Despite intensive biogeochemical research during the last thirty years, the relative importance of biological S turnover for the overall SO 2−4 budget of forested catchments remains uncertain. The objective of the present study was (i) to gain new insight into the S cycle of theLehstenbach catchment (Northeastern Bavaria, Germany) through the analysis of stable isotopes of S and (ii) to differentiate between sites which are ‘hot spots’ for SO 2−4 reduction and sites where mineralization and adsorption/desorption processes are more important. The δ34S values and SO 2−4 concentrations of soil solutions, throughfall and groundwater at four different sites as well as runoff of the catchment were measured. The relatively low variability of δ34S in throughfall and bulk precipitation was in contrast to the high temporal and spatial variability of δ34S in the soil solution. Sulfate in the soil solution of upland sites was slightly depleted in34S compared to input values. This was most likely due to S mineralization. Sulfate in the soil solution from wetland soils was clearly enriched in34S, indicating dissimilatory SO 2−4 reduction. The observed spatial and temporal patterns of34S turnover and SO 2−4 concentrations might explain the overall balanced S budget of the catchment. At a time of decreasing anthropogenic deposition SO 2−4 is currently released from upland soils. Furthermore, mineralization of organic S may contribute to SO 2−4 release. Wetland soils in the catchment represent a sink for SO 2−4 due to dissimilatory SO 2−4 reduction.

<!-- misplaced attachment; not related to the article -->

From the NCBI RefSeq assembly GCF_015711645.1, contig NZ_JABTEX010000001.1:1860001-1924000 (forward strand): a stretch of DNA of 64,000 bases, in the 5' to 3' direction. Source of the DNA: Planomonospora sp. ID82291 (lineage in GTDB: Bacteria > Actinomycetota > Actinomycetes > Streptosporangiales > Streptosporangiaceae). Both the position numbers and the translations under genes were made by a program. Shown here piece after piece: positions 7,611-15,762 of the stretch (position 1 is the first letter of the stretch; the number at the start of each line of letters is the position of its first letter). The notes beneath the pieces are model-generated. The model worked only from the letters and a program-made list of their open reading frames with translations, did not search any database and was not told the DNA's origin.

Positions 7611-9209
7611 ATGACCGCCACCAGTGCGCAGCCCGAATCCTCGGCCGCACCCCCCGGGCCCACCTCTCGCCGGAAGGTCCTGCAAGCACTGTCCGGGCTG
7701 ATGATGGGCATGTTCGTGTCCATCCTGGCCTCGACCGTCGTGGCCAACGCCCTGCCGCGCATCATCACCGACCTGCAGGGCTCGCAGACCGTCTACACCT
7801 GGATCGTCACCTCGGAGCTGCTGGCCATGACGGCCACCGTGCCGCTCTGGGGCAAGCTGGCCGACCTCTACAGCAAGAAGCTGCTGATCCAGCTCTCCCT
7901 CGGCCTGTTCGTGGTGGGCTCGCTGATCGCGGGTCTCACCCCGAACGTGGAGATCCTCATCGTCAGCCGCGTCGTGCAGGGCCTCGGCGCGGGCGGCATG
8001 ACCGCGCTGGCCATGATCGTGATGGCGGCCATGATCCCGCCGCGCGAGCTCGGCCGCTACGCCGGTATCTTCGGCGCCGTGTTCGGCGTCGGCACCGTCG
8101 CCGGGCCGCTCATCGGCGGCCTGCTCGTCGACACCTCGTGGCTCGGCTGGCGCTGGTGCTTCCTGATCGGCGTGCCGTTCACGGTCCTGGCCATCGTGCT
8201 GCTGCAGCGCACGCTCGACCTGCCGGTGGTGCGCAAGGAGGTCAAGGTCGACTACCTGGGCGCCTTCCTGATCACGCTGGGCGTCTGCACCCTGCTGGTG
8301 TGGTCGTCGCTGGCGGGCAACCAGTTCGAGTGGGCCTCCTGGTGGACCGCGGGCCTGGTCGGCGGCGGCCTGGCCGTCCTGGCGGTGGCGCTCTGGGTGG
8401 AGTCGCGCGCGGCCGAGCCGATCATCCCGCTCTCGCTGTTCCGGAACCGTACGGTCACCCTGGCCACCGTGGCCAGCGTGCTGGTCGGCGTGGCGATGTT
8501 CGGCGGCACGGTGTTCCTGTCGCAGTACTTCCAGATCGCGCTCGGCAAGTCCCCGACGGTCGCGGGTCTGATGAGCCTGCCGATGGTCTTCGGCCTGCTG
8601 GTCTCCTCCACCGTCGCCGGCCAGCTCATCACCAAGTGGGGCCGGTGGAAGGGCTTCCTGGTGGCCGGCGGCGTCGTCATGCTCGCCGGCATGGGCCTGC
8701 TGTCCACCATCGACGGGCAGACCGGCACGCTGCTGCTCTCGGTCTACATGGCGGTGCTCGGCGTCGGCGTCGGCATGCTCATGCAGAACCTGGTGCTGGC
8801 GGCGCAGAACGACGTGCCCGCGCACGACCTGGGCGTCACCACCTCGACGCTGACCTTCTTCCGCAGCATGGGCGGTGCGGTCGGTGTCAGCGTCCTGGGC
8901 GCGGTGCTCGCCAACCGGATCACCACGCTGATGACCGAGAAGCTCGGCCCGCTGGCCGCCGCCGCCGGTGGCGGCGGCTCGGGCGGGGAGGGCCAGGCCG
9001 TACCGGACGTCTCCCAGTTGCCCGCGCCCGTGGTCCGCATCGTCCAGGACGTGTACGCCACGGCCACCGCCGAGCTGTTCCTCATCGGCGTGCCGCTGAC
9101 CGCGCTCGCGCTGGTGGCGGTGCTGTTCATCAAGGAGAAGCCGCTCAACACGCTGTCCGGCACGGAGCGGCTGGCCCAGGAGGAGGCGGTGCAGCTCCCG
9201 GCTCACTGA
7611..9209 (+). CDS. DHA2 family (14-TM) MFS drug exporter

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Alewell, C., Gehre, M. Patterns of stable S isotopes in a forested catchment as indicators for biological S turnover. Biogeochemistry 47, 319–333 (1999). https://doi.org/10.1007/BF00992912
- forested catchments
- stable S isotopes
- SO 2−4 reduction
- S cycling
- S mineralization